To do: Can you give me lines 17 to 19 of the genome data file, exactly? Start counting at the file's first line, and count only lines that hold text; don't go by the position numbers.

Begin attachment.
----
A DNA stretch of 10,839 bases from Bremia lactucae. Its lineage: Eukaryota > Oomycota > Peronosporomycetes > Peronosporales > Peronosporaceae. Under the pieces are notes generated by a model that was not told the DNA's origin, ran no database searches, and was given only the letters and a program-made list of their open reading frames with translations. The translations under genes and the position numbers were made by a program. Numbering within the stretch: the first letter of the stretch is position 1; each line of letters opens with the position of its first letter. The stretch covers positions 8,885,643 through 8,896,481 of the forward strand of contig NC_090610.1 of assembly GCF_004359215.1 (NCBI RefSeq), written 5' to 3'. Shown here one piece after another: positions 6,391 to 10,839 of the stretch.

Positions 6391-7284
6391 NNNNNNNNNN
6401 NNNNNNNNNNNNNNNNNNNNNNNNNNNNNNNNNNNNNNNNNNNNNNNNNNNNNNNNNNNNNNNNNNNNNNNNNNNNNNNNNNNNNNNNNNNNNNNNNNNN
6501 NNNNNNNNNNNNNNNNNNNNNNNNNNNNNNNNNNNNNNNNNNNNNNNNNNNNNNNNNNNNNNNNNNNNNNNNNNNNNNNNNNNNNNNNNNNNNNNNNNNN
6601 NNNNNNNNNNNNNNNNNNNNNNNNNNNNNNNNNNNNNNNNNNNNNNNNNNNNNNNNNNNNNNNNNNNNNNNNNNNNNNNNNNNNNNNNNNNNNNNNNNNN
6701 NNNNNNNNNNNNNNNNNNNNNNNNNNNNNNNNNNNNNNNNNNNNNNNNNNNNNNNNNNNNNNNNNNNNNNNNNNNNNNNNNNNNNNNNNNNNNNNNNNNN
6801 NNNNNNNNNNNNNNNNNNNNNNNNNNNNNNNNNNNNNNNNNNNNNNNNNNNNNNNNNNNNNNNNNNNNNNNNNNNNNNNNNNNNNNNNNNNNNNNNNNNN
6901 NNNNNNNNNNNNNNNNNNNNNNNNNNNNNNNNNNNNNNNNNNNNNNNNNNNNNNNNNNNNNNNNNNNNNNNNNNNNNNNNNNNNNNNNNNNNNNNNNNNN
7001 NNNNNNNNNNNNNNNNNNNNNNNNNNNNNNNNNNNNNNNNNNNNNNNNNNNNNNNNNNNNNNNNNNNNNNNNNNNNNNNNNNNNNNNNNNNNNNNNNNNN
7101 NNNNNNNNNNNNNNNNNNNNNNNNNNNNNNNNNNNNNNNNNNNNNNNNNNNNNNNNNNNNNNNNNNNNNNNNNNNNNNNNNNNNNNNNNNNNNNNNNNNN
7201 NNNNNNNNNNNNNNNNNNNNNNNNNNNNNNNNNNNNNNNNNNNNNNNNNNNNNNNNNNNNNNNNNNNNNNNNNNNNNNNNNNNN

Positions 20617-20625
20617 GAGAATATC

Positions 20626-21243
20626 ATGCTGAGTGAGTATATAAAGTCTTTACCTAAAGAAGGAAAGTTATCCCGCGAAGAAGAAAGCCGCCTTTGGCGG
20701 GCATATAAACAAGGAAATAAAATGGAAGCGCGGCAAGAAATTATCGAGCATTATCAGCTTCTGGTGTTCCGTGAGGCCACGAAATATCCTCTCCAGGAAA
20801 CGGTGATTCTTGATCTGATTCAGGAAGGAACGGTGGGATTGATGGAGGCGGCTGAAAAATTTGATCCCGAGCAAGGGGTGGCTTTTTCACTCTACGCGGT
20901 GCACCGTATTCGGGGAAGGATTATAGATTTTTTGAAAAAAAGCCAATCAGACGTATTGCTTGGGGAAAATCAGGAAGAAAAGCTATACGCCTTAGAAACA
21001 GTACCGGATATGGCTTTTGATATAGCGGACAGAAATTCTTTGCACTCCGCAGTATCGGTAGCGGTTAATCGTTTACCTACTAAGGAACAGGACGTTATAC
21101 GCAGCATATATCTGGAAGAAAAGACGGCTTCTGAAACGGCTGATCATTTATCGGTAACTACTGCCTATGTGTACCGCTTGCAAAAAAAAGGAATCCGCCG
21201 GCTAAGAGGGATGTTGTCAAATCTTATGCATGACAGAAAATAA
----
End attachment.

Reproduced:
20701 GCATATAAACAAGGAAATAAAATGGAAGCGCGGCAAGAAATTATCGAGCATTATCAGCTTCTGGTGTTCCGTGAGGCCACGAAATATCCTCTCCAGGAAA
20801 CGGTGATTCTTGATCTGATTCAGGAAGGAACGGTGGGATTGATGGAGGCGGCTGAAAAATTTGATCCCGAGCAAGGGGTGGCTTTTTCACTCTACGCGGT
20901 GCACCGTATTCGGGGAAGGATTATAGATTTTTTGAAAAAAAGCCAATCAGACGTATTGCTTGGGGAAAATCAGGAAGAAAAGCTATACGCCTTAGAAACA